Amazing Snake


Review by Bruce Consolazio



Graphics: 7

Sound: 6

Gameplay: 8

Overall: 8

amazingsnakecoleco.jpg (15510 bytes)A homebrew cartridge game by S.E.T. and Daniel Bienvenu for the ColecoVision, Amazing Snake is similar to early 1980s games such as Snake Byte and Nibbler. You guide a snake through 20 screens, trying to eat all of the apples while avoiding crashing into the border, the maze barriers, and yourself. Complicating matters is the fact that every time you eat an apple, your snake grows a new segment, making it more and more difficult to avoid crashing into yourself. After a randomly-determined amount of time, cherries will appear somewhere in the maze; they are worth 100 points (as opposed to the apples' 10). Note- you do not have to eat the cherries. You start with 20 snakes, and earn a bonus snake at every 450 points.

And that's pretty much it.

There are two basic variations in this game: one that has 20 pre-determined mazes, and one that randomly generates 20 screens, one at a time; they can be anything from perfectly clear (no maze barriers) to very difficult. There are 9 speeds, ranging from very slow to pretty much impossible.

Graphics in this game are simple, but attractive. The two title screens are impressive, especially the one with the large snake and game title on it. The border is a nicely-rendered brick pattern, while the maze barriers are dark and light green. The apples and cherries are both red and green, while the letters and numbers are green and gold (a distinct Daniel Bienvenu touch). Your snake is single-colored green, which makes it more distinct, if simple-looking. The dominant colors in this game are red and green, and it does have the look of a game circa 1980/1981.

Sound is simple enough, being limited mostly to crashes, the sound of your snake eating something, and a nifty tune if you fail to get through all 20 screens. It all actually works very well here, in a relaxing sort of way.

Gameplay is, overall, quite good, but takes a little practice. All of the images used in this game seem to be custom characters, so controlling the snake itself is very awkward at first. Once you get the hang of it, though, you'll wonder how it ever gave you any trouble. If you choose the pre-set mazes, you will go through 20 distinct mazes, each with its own name. The random option is just that: you may get an easy game or one that's really difficult, with complex mazes. Which speed you choose will, naturally, determine overall difficulty; speed 7 will be VERY challenging, but not quite impossible. In short, you can play a relaxing game, or an impossible one. Or something between the two.

From time to time minor glitches will occur: a hole may appear in the brick barrier in the upper right, and sometimes a portion of one of the green maze barriers will be out of place. Neither glitch is serious, though, and the latter can actually make the game a bit more interesting. The random setting is much less likely to have any of this happen, by the way.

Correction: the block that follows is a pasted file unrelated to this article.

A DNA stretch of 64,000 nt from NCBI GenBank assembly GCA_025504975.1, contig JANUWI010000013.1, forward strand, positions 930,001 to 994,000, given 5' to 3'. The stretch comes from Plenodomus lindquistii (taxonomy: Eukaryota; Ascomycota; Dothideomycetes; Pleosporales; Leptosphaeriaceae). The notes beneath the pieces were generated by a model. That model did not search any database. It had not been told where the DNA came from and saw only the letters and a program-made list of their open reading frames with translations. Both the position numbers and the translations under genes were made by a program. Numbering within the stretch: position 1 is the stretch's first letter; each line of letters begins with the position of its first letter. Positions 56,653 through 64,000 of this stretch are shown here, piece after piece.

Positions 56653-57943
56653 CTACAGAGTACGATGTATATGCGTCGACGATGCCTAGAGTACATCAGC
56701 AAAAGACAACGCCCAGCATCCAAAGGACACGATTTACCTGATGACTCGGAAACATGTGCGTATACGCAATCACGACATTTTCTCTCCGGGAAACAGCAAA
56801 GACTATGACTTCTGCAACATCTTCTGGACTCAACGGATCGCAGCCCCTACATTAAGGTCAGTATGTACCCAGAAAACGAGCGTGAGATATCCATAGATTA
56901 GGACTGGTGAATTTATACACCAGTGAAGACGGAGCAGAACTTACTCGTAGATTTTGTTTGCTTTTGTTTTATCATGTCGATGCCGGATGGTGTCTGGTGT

In addition to all of this, there are some extra options. There is a 2-player game version, but it simply allows Player 1 to play the odd-numbered screens, while Player 2 plays the even-numbered screens (if you play the normal version and merely pass the controller back and forth, you would have the same thing). The score is shared. In this version, the snake often develops a visual glitch when moving left.

An interesting bonus is one of the most peculiar variations of "Pong" you'll ever see: a version that uses snakes instead of paddles. Separating the 2 sides of the screen is a blue "waterfall" effect, while the left and right sides have an interesting "rolling" effect made of white stars. The snakes use their bodies (never their heads!) to deflect the blue ball back and forth, and they can move anywhere within their areas. It's a weird, but welcome, inclusion, and certainly unlike any other game out there!

Finally, I should mention the clever box. It has a picture of the "arcade version" of Amazing Snake, just like the old ColecoVision boxes, bragging that the cartridge plays like the UNRELEASED arcade game... and the back is authentic-looking, too!

Overall, this is not the best-looking, best-sounding, or best-programmed game for the ColecoVision, but it's an attractive, pleasant, and fun game, and of a sort not already available for this console, which makes it even more welcome.  Thanks to S.E.T., Daniel Bienvenu, and everyone else involved with this game for giving ColecoVision owners another winner.     


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Last updated: Sunday, September 25, 2005 05:38 PM